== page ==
Proper surface treatments for enhancing corrosion resistance of mold components in molding situations.
Making a better product to survive has never meant more than in today’s global manufacturing environment. For a company to succeed it is not enough just to make a good product. You have to be solving someone’s problems. Mold components are no exception in helping to keep tools running and making superior products that are right the first time.
The Component Coating Solution
One such device that solves people’s problems is the ejector pin. Often considered a commodity, they are nonetheless critical to the successful function of a mold. The list of what can go wrong due to problems with them is endless. One important enhancement to the function of the ejector pin is TiN coating (also called nitriding). It is a means of helping solve many of the ills that can befall an ejector pin. There are many advantages and a few considerations to be accounted for as well with this tool. The coating zeros in on many of the needs of a long-lasting and successful ejector pin.
1. First, the pin must wear well from all the movement required. The sliding contact between the internal mold surface and the pin can be severe depending on the part being ejected. Most parts have several ejector pins per cavity so it is very important that they move well together. The major advantage provided here is a low coefficient of friction. This helps provide rapid and accurate movements when clearing the mold between cycles.
A stuck part—either in the mold or on a pin—can be catastrophic to product quality not to mention mold integrity. TiN coating provides this feature around a coefficient of friction down to approximately 0.6. Parts release much more reliably and predictably. The best means of preventing damage due to a stuck part is not to have it happen to begin with.
2. Second, the pin needs to be versatile enough to be used in varied environments of both temperature and chemical extremes. Here chemical inertness and dimensional stability are key.
The TiN coating itself is more stable and chemically inert than the stainless steel surfaces themselves they often coat.
It is commonly used in high level medical applications and it offers stability to oxidation at temperatures up to 600°C. Being unaffected by nearly all operating environments it finds itself in, it provides very cost-effective processing advantages with nearly no drawbacks. Being able to stock one type of pin also represents a great cost savings to a busy shop molding a wide variety of materials.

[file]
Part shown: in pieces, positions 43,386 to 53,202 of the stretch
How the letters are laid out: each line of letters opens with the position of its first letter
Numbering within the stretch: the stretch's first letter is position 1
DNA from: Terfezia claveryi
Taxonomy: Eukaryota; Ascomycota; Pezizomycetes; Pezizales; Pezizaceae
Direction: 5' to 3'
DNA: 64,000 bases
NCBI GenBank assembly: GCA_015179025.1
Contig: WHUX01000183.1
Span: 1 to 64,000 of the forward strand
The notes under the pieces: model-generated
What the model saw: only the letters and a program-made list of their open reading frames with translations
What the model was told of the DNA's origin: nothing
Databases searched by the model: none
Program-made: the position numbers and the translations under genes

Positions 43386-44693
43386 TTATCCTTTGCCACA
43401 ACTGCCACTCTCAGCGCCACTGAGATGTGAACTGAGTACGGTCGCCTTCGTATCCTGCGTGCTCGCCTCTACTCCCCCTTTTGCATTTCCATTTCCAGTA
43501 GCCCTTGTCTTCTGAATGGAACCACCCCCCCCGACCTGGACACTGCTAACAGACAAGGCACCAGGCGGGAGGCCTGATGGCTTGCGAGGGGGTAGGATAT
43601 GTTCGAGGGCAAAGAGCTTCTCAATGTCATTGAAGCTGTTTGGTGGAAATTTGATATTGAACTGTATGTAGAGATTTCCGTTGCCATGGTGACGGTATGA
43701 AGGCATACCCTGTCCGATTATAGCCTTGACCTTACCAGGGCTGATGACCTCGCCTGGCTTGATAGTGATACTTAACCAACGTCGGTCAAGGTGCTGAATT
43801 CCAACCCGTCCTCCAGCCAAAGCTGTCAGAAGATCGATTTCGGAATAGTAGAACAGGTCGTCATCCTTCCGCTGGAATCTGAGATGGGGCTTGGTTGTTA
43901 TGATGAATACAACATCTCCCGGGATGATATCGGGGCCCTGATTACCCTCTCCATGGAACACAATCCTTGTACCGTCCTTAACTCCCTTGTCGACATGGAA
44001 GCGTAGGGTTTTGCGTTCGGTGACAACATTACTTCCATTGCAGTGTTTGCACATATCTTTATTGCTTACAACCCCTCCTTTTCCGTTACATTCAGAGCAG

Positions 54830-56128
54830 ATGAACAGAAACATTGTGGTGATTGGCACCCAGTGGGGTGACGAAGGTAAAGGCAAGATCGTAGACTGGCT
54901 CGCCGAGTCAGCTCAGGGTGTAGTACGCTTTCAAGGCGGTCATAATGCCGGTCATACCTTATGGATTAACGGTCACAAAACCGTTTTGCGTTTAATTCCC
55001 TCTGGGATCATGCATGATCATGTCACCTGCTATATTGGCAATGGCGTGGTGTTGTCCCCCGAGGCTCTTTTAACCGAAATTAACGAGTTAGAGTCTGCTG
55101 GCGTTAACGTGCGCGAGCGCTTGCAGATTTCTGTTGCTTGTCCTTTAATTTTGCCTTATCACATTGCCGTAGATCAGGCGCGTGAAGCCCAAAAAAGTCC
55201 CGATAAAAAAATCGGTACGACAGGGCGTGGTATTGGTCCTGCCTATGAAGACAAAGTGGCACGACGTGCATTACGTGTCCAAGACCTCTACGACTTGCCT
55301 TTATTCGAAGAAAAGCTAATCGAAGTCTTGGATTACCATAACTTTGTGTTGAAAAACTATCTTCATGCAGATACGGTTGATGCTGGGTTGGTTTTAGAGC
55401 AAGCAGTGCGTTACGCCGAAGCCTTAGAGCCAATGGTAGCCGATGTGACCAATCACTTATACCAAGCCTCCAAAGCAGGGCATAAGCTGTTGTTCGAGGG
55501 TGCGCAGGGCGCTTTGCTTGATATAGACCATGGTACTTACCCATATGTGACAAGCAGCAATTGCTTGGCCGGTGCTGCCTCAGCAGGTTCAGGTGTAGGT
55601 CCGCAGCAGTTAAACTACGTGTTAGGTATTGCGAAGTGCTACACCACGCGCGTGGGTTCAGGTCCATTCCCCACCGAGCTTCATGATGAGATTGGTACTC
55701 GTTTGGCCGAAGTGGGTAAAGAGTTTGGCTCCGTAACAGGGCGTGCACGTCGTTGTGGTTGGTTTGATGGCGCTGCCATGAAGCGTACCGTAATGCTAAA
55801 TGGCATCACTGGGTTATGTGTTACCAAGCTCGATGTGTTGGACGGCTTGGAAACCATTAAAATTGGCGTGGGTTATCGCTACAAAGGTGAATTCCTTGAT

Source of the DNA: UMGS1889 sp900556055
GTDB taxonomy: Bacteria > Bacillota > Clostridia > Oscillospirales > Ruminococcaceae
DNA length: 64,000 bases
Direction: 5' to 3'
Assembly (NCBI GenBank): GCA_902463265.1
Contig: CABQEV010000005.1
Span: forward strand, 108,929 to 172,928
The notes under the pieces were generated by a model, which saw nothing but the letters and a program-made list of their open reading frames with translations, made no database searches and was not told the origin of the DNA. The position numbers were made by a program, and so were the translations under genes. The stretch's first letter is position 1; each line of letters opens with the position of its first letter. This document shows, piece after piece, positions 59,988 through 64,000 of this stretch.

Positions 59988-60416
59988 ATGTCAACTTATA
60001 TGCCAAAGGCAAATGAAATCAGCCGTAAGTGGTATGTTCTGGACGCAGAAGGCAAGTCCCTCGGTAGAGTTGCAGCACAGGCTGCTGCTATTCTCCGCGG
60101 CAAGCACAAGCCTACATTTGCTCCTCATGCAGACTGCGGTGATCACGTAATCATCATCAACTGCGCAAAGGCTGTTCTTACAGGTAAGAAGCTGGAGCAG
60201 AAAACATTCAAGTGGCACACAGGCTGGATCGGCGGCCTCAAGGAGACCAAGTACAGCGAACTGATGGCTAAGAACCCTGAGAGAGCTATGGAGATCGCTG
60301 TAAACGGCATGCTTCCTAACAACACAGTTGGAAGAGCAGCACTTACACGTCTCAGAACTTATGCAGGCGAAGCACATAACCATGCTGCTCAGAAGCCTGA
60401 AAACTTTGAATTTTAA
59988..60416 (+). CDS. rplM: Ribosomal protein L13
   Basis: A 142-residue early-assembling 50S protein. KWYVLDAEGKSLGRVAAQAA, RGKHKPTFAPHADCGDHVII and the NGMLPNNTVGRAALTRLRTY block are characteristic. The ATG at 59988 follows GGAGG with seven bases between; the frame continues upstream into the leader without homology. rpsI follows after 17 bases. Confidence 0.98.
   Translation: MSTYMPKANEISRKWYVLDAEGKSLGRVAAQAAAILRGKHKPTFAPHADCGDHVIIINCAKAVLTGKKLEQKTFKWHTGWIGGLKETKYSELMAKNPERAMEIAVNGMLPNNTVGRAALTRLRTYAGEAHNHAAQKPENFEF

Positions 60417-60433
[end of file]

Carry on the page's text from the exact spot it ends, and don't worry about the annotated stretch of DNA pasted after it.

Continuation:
3. Third, dimensional stability of the pins is key due to their workload. Mushrooming is a common problem that is dealt with by the up to Rockwell 85 C surface placed on it. This also helps prevent galling that can lead to stuck pins and damaged cavities or worse. The predictable thickness of the coating—which is generally around 0.00008-inch for the most part—does not even come into play functionally on standard tolerances of a pin.
One other advantage related to the thickness of the coating is that the process can be redone over an existing treated pin. Two such coatings on a pin typically still represent a very usable diameter in the same tooling without rework. If re-coating is necessary, there are no stripping charges in between.
Before You Start
There are some considerations that need to be addressed prior to implementation:
- The color is generally that of a metallic gold color for the life of the component. This can be a problem if it interferes with the part cosmetically.
- Masking certain areas to preserve other part properties can be very costly and should be avoided if possible. Fortunately, that is generally not an issue with ejector pins.
- Certain metals that cannot take the elevated temperatures and vacuum of the process (i.e. lead, zinc in other than trace amounts and cadmium) should be avoided. They will vaporize during the process. A clean bright surface finish is required and it is more cost-effective for the customer to provide the parts in that state to the company performing the coating.
Global competitiveness in injection molding today requires both a sound technical plan as well as a good productivity plan in order to make money and survive. It isn’t enough to make people think you’re more capable than the rest. You really have to be better.
Components used in these molds need to contribute more than ever before and in a very cost-effective manner. TiN coating meets both of these needs through a low coefficient of friction, high hardness and being chemically inert. It is certainly a necessity nowadays to help you stay competitive in today’s global economy.
Link to this article：Using TiN Coatings to Protect Your Knock-out/Ejector Pins
Reprint Statement: If there are no special instructions, all articles on this site are original. Please indicate the source for reprinting:Mold Wiki，Thanks